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February 1980

Naloxone: Underdosage After Narcotic Poisoning

Author Affiliations

From the Departments of Pediatrics (Drs Moore, Rumack, and Peterson), Medicine (Drs Rumack and Conner), Pharmacology (Dr Rumack), Clinical Pharmacy (Dr Conner), and Anesthesiology (Dr Peterson), and the Division of Clinical Pharmacology (Dr Rumack), University of Colorado Medical Center and Schools of Medicine and Pharmacy, Denver; the Rocky Mountain Poison Center, Denver General Hospital (Dr Rumack); and the Rocky Mountain Drug Consultation Center, Denver General Hospital (Dr Conner).

Am J Dis Child. 1980;134(2):156-158. doi:10.1001/archpedi.1980.02130140030009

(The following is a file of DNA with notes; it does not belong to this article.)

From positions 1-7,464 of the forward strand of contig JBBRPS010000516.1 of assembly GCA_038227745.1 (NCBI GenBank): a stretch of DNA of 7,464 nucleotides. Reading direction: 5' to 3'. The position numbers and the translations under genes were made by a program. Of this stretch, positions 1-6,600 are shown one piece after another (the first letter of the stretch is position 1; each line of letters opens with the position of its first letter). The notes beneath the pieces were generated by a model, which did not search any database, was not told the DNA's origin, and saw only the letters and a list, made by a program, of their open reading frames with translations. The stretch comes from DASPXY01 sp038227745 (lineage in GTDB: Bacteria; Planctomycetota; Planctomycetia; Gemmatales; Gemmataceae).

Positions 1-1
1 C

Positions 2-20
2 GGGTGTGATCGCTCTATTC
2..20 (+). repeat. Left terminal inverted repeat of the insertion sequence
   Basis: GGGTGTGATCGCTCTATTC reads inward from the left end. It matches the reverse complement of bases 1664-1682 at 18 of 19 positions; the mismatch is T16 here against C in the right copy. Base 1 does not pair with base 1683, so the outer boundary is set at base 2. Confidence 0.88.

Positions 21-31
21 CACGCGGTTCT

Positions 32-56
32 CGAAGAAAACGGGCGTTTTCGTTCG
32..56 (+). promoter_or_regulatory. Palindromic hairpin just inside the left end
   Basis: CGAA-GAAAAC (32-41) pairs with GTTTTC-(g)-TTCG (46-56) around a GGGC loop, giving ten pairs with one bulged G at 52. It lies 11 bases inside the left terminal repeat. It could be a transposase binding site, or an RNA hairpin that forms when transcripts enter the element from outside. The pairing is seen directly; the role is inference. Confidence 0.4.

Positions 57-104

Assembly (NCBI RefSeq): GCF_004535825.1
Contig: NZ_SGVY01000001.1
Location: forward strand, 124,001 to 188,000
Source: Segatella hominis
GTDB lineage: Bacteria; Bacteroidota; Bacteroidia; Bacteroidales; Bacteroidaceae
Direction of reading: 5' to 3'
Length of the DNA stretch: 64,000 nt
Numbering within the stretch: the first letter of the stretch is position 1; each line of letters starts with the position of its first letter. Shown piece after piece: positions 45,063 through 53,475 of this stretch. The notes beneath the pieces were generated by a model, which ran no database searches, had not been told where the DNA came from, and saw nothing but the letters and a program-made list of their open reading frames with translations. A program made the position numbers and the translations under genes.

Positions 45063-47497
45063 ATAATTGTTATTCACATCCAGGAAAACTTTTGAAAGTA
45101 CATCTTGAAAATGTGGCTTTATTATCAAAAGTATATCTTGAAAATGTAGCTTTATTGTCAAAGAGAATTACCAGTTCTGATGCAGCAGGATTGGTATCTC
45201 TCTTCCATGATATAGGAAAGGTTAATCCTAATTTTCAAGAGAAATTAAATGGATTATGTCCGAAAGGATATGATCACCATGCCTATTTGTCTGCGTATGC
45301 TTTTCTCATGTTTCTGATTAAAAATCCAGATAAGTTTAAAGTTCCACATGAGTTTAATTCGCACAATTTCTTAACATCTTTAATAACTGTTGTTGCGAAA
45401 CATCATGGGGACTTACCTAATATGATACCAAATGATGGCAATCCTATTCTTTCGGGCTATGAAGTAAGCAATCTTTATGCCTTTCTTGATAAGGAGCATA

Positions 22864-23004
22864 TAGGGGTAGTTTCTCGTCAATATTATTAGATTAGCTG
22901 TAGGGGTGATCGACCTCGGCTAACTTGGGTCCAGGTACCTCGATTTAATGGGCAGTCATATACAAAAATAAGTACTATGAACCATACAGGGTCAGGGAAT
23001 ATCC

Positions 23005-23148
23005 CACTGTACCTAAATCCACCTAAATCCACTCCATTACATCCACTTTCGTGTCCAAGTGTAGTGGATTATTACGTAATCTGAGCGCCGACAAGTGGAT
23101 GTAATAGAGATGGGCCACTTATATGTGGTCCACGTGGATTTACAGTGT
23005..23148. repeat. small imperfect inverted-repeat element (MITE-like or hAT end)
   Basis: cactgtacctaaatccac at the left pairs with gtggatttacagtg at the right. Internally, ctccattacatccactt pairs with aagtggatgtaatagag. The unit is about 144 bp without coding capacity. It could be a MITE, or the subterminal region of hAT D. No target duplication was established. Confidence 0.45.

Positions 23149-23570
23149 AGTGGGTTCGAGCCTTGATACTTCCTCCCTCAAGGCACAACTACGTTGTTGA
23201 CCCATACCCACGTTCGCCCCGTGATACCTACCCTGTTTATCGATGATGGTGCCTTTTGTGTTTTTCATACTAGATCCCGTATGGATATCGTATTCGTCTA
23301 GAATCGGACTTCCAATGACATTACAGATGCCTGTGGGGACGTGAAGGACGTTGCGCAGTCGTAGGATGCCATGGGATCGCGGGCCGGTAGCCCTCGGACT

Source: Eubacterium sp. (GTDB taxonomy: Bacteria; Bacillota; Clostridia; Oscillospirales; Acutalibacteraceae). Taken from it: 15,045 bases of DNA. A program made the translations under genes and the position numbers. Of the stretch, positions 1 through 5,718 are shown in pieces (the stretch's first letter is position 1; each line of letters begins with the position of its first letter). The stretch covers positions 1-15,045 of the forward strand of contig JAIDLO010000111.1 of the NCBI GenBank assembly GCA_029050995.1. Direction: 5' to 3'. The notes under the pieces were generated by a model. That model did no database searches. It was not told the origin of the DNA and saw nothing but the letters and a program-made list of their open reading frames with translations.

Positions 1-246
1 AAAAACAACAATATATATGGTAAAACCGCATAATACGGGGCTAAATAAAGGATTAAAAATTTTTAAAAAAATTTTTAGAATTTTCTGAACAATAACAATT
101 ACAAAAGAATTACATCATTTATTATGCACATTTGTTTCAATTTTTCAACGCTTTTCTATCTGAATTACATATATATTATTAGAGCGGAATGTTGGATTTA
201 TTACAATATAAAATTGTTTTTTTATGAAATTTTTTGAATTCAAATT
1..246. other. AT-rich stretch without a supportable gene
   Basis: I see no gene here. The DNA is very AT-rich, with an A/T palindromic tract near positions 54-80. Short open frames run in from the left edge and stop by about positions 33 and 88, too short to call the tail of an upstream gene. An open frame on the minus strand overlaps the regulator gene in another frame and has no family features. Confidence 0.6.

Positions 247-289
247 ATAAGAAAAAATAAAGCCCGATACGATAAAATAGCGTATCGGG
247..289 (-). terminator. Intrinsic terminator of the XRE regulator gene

• A case of propoxyphene hydrochloride (Darvon) poisoning was unresponsive to therapeutic doses of naloxone hydrochloride in a 2½-year-old girl. Following prolonged coma and artificial ventilation for three hours, the patient responded immediately to the intravenous administration of 2 mg of naloxone hydrochloride, which is 20 times the manufacturer's recommended dosage. Naloxone is the agent of choice in reversing the effects of narcotics and synthetic opiate derivatives, such as propoxyphene and pentazocine. The manufacturer's present recommended dosage may not be sufficient to reverse the effects of large narcotic ingestions. We therefore recommend that if there is no response within two minutes of the initial 0.01 mg/kg dosage of naloxone hydrochloride, a second dose 0.1 mg/kg (ten times the manufacturer's suggested dose) be given.

(Am J Dis Child 134:156-158, 1980)